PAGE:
Scandalous Schools

April 19, 2013

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One of the bad features of the school reform movement that was cited in our posting of March 29 (“Hit Again”) is the obsession over standardized testing and the linkage between children’s scores and adults’ salaries.  The length to which some so-called educators have gone reached new highs (or perhaps lows) in Atlanta recently; but that’s far from the only school testing travesty we’ve seen, as Eugene Robinson of the Washington Post Writers Group reported on on April 4, 2013:

“It is time to acknowledge that the fashionable theory of school reform – requiring that pay and job security for teachers, principals and administrators depend on their students’ standardized test scores – is at best a well-intentioned mistake, and at worst nothing but a racket.

“I mean that literally.  Beverly Hall, the former superintendent of the Atlanta Public Schools, was indicted on racketeering charges Friday for an alleged cheating scheme that won her more than $500,000 in performance bonuses.  Hall, who retired two years ago, has denied any wrongdoing.

“Also facing criminal charges are 34 teachers and principals who allegedly participated in the cheating, which involved simply erasing students’ wrong answers on test papers and filling in the correct answers.

“In 2009, the American Association of School Administrators named Hall ‘National Superintendent of the Year’ for improvement in student achievement.  For educators who worked for Hall, bonuses and promotions were based on test scores.  After a day of testing, teachers would allegedly be told to gather the students’ test sheets and change the answers.  Suddenly a failing school would become a model of education reform.  The principal and teachers would get bonuses.  Hall would get a much bigger bonus.

“State education officials became suspicious.  The Atlanta Journal-Constitution wrote probing stories.  There seemed to be no way to legitimately explain the dramatic improvement in such a short time, or the statistically improbable number of erasures on answer sheets.

“Sonny Perdue was governor at the time, and in August 2010 he ordered a blue-ribbon investigation.  Hall resigned shortly before the release of the investigators’ report, which alleged that 178 teachers and principals cheated over nearly a decade.  Those findings laid the foundation for Friday’s Grand Jury indictment.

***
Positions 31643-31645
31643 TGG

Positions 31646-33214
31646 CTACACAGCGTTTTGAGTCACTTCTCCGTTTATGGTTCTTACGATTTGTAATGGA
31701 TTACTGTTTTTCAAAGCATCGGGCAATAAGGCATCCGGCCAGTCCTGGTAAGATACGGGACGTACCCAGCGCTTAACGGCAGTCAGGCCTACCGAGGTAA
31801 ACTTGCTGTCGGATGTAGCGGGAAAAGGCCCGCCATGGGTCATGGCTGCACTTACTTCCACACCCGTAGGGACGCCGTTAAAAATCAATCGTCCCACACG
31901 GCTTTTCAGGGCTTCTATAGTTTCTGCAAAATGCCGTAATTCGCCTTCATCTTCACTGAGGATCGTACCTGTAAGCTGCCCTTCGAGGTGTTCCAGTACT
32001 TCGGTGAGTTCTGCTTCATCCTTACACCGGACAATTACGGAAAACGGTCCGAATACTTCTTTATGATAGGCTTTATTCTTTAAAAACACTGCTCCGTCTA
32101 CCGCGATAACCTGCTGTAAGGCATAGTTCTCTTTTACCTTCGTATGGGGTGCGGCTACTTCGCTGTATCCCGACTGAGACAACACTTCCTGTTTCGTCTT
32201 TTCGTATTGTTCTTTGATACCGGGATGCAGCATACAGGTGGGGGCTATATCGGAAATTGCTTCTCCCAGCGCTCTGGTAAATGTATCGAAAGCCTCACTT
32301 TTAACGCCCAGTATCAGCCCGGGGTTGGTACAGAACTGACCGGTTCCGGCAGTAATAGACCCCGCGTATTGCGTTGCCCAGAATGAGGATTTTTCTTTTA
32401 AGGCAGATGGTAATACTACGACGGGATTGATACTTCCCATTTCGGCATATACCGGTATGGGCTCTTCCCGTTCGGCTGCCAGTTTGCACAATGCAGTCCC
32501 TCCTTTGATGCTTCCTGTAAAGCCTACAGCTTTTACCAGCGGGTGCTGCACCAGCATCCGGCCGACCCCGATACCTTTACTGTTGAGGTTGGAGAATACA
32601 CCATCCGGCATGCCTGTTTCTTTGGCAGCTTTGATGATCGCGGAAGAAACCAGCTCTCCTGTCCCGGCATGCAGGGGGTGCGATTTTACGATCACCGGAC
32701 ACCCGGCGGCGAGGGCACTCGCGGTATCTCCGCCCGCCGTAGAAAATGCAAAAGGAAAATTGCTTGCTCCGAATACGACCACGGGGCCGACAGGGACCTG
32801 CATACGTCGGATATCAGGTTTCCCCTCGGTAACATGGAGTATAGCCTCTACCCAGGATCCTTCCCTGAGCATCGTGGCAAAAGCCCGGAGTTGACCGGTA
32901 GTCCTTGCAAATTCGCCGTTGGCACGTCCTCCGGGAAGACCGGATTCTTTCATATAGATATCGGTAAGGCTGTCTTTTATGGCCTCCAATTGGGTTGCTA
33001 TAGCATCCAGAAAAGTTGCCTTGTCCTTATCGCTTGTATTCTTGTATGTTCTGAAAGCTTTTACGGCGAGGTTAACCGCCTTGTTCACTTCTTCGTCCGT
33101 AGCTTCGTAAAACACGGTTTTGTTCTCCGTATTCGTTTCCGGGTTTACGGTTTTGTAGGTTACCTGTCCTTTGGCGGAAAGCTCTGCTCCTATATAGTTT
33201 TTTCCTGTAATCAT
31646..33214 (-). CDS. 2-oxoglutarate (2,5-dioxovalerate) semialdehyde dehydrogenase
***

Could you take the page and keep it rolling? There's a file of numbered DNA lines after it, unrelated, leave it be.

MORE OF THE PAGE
“My Washington Post colleague Valerie Strauss, a veteran education reporter and columnist, wrote Friday that there have been ‘dozens’ of alleged cheating episodes around the country, but only Atlanta’s has been aggressively and thoroughly investigated.

“Standardized achievement tests are a vital tool, but treating test scores the way a corporation might treat sales targets is wrong. Students are not widgets.  Even absent cheating, the blind obsession with test scores implies that teachers are interchangeable implements of information transfer, rather than caring professionals who know their students as individuals.

“School reform has to be something that is done with a community of teachers, students and parents – with honesty and, yes, a bit of old fashioned humility.”

Cheering for Sportsmanship

July 31, 2018

(This blog first appeared on on January 8, 2013.)

I try to start each new school year at the Michigan Interscholastic Press Association summer camp at Michigan State University. I talk briefly about who the MHSAA is and what it does; and then two or three dozen high school newspaper editors and writers ask me questions; and in doing so, they give me clues to what’s going on in our schools and what’s important to our students.

Several years ago, when I opened the session to questions, one young man asked: “Mr. Roberts, what’s your job?” I paused, and then said, “I guess I’m the head cheerleader for high school sports in Michigan.”

So then this precocious student asked: “Okay, what do you cheer for?”  With a briefer pause, this is some of what I said:

  • I cheer for sportsmanship that’s not merely good, but great.

  • I cheer for sportsmanship, not gamesmanship.

  • I cheer for playing by the rules, both the letter and the spirit.

  • I cheer for maximum effort to try to win each and every contest.

  • I don’t cheer for winning at any cost; I do cheer for learning at every opportunity.

  • I cheer for losing with grace and for winning with even greater grace, with humility and modesty.

  • I cheer for the lessons of victory and the even greater lessons of defeat.